Tuesday, August 18, 2009

(Revised) Organizing Parents: Harder Than Herding Cats (Much)

Updated Aug. 18, 10 PM

I was chastised on a number of issues related to my earlier posting of this piece and number one was my confusion regarding the exact position vis a vis mayoral control of the Parent Commission. A lot of information floating around was conjecture and rumor and it took a few comments, emails and phone calls to clarify some things. But that has been done before and I just plain forgot. And probably will again. The arteries are hardening faster than I thought. Pretty scary when my almost 92 year old dad remembers lots more than I do.


What's a CPAC?
*

This was a question asked by teacher Nicola DeMarco on the NYC Education Listserve, where NYC parent activists weigh in (the listserve is carefully monitored by Tweedles).

Parent commenter Benita, who has a vision for parent resistance, tell her story:

Officially, CPAC parents selected from the President Councils are there to represent the interests and concerns of parents' citywide to the Chancellor-- who in turn, is supposed to seek out and listen to their collective advice.

But Nick-- you are so ON POINT to question what CPAC really is.

The majority of parents and residents in NYC don't have a clue about it, or what purpose it really serves. In schools, many, many parents don't even know (or much care) that there are "Presidents" Councils and that as hierarchies go, they feed into CPAC.

I am a perfect example. I was at the end of my personal battle with the DoE, and graduating out as the PA president when I learned that there was even such a body as CPAC. I only learned about it when there was "in-fighting" between its representative panel members-- apparently, political/ego power plays pitting them against one another, were at hand. Not unusual. The co-President of the Manhattan High School Presidents Council (MHSPC) was appointed as "interim" Chair or temporary president of CPAC, and although I knew her well, I never ventured to one of CPAC's meetings. Participating in the MHSPC every month was enough of a waste of time for me. I got nothing from them that could be filtered down to positively affect, or help in any way, the parents in the failing high school I diligently went there to represent.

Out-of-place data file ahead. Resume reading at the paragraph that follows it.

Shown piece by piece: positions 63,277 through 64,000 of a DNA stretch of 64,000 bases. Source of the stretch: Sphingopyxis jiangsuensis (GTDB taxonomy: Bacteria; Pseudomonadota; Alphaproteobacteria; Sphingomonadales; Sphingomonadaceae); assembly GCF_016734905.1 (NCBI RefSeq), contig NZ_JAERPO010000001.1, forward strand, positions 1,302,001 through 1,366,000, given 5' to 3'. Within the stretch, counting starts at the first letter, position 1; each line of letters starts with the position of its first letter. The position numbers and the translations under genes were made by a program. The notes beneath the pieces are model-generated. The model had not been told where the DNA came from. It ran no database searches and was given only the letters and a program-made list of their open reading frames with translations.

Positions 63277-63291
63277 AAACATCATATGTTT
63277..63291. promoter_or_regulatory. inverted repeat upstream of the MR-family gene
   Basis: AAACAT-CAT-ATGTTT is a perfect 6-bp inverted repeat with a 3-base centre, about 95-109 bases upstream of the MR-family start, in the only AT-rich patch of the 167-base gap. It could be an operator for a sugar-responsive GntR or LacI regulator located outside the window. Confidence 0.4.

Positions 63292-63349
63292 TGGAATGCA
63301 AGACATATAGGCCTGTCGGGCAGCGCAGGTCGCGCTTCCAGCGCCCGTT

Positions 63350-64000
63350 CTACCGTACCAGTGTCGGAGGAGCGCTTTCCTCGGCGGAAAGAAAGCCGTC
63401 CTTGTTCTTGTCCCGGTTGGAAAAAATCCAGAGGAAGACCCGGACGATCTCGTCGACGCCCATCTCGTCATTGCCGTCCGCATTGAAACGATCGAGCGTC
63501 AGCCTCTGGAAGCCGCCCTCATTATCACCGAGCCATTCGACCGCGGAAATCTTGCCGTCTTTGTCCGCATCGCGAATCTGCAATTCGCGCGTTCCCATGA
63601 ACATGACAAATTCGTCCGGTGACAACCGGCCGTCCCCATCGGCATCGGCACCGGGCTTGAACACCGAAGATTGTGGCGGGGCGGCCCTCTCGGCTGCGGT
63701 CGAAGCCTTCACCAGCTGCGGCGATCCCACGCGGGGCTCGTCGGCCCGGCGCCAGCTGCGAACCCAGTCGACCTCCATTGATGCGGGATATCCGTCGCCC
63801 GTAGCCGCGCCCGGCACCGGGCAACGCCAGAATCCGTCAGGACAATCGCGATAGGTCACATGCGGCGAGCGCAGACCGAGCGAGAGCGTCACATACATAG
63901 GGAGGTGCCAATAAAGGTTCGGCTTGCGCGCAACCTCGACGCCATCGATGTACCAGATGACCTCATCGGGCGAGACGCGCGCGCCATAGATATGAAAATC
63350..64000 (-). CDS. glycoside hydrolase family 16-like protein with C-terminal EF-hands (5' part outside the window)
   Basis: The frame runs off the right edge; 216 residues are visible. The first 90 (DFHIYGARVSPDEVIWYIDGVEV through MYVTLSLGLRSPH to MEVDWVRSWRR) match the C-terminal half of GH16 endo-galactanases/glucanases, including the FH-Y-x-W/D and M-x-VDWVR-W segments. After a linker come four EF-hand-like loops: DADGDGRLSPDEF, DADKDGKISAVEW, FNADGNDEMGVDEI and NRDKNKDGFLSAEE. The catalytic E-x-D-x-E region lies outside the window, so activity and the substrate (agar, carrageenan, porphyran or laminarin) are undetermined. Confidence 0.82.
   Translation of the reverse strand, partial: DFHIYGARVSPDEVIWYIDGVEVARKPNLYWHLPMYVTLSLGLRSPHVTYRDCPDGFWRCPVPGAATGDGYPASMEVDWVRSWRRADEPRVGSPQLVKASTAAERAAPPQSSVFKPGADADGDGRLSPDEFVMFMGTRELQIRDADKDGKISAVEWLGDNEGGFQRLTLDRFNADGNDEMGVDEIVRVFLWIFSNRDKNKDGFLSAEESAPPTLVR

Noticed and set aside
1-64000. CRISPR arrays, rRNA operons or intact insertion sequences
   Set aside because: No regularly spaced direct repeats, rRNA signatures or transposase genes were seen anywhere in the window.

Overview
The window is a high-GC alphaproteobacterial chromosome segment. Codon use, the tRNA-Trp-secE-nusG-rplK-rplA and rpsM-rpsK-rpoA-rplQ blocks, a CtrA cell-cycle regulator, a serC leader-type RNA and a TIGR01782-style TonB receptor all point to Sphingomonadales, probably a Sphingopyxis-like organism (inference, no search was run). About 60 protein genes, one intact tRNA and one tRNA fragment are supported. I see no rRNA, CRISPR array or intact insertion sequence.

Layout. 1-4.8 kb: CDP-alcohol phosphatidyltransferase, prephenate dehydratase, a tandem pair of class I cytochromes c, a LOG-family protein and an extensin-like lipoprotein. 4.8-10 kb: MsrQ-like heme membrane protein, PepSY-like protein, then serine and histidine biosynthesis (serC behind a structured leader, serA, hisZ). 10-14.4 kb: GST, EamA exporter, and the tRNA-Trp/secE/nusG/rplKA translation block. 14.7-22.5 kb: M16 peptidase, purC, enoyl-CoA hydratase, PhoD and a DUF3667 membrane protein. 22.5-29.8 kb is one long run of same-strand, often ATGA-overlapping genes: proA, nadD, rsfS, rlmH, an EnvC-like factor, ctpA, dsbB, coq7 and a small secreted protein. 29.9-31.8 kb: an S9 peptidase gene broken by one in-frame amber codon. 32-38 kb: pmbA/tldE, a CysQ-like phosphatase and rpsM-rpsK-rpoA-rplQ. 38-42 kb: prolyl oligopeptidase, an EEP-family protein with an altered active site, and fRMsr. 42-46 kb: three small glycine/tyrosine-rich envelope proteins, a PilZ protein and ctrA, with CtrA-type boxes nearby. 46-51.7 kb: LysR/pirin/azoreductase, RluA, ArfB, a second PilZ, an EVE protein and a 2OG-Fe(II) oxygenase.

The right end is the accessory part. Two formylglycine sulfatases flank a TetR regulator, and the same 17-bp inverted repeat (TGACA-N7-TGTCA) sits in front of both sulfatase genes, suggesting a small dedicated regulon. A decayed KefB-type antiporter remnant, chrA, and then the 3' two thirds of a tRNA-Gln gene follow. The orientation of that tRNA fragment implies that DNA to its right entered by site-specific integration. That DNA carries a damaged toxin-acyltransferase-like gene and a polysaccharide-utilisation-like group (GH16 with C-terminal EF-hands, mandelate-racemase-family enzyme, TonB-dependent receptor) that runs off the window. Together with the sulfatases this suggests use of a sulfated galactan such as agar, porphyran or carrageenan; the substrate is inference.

This last Spring when CPAC either could not, or would not come out in support of the Parent Commission on School Governance and Mayoral Control's written report of recommendations, and when they did NOT join the fight to end mayoral control, I dismissed this body as another useless waste of energy and time. It is just one more vehicle the DoE uses to point to "Parent Involvement" and claim it's alive and well.

Sometimes, I think a total boycott of every single DoE-designed parent involvement group, CEC, CDEC, District Leadership Team, Special Education Council, Citywide High School Council, SLT, parent committee and association ought to be enacted. Imagine what a planned citywide walk-out by parents-- joined by community protests of every different kind of education related council meeting-- would say to the DoE and the legislators who think we're satisfied with the "new" bill on school governance.

I think it would scare the superior pants off them. At some point, parents have to recognize their power. At some point, parents have to decide they've had enough and just STOP being the political pawns of an autocratic system who continues to wind them up, dictate the regulations they are to follow, and constantly sends them into a maze of endless meetings and time-spent-talking (and also reporting), that ultimately, has little to NO effect on improving public schools, children's learning, or stemming the government's push for privatization.